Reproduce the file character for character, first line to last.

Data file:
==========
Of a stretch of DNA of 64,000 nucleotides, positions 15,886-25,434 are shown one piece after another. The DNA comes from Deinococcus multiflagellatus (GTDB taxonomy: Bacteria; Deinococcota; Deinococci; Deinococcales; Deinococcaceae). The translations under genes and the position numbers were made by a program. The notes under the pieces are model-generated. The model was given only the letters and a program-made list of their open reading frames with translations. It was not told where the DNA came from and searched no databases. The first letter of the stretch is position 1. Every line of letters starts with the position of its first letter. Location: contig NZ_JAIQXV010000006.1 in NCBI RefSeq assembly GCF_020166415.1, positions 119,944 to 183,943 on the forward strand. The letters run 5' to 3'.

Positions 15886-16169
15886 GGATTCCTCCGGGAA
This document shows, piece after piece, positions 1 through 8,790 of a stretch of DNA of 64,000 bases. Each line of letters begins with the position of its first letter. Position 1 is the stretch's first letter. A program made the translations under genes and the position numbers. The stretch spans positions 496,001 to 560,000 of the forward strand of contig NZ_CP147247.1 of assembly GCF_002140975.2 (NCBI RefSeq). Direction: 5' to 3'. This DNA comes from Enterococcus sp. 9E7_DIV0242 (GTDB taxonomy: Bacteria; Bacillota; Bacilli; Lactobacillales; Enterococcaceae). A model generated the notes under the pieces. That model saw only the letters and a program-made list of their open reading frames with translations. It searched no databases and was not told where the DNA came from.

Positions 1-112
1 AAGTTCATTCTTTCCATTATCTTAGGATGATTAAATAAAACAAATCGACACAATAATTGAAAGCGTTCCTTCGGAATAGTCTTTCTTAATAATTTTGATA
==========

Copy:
Of a stretch of DNA of 64,000 nucleotides, positions 15,886-25,434 are shown one piece after another. The DNA comes from Deinococcus multiflagellatus (GTDB taxonomy: Bacteria; Deinococcota; Deinococci; Deinococcales; Deinococcaceae). The translations under genes and the position numbers were made by a program. The notes under the pieces are model-generated. The model was given only the letters and a program-made list of their open reading frames with translations. It was not told where the DNA came from and searched no databases. The first letter of the stretch is position 1. Every line of letters starts with the position of its first letter. Location: contig NZ_JAIQXV010000006.1 in NCBI RefSeq assembly GCF_020166415.1, positions 119,944 to 183,943 on the forward strand. The letters run 5' to 3'.

Positions 15886-16169
15886 GGATTCCTCCGGGAA
This document shows, piece after piece, positions 1 through 8,790 of a stretch of DNA of 64,000 bases. Each line of letters begins with the position of its first letter. Position 1 is the stretch's first letter. A program made the translations under genes and the position numbers. The stretch spans positions 496,001 to 560,000 of the forward strand of contig NZ_CP147247.1 of assembly GCF_002140975.2 (NCBI RefSeq). Direction: 5' to 3'. This DNA comes from Enterococcus sp. 9E7_DIV0242 (GTDB taxonomy: Bacteria; Bacillota; Bacilli; Lactobacillales; Enterococcaceae). A model generated the notes under the pieces. That model saw only the letters and a program-made list of their open reading frames with translations. It searched no databases and was not told where the DNA came from.

Positions 1-112
1 AAGTTCATTCTTTCCATTATCTTAGGATGATTAAATAAAACAAATCGACACAATAATTGAAAGCGTTCCTTCGGAATAGTCTTTCTTAATAATTTTGATA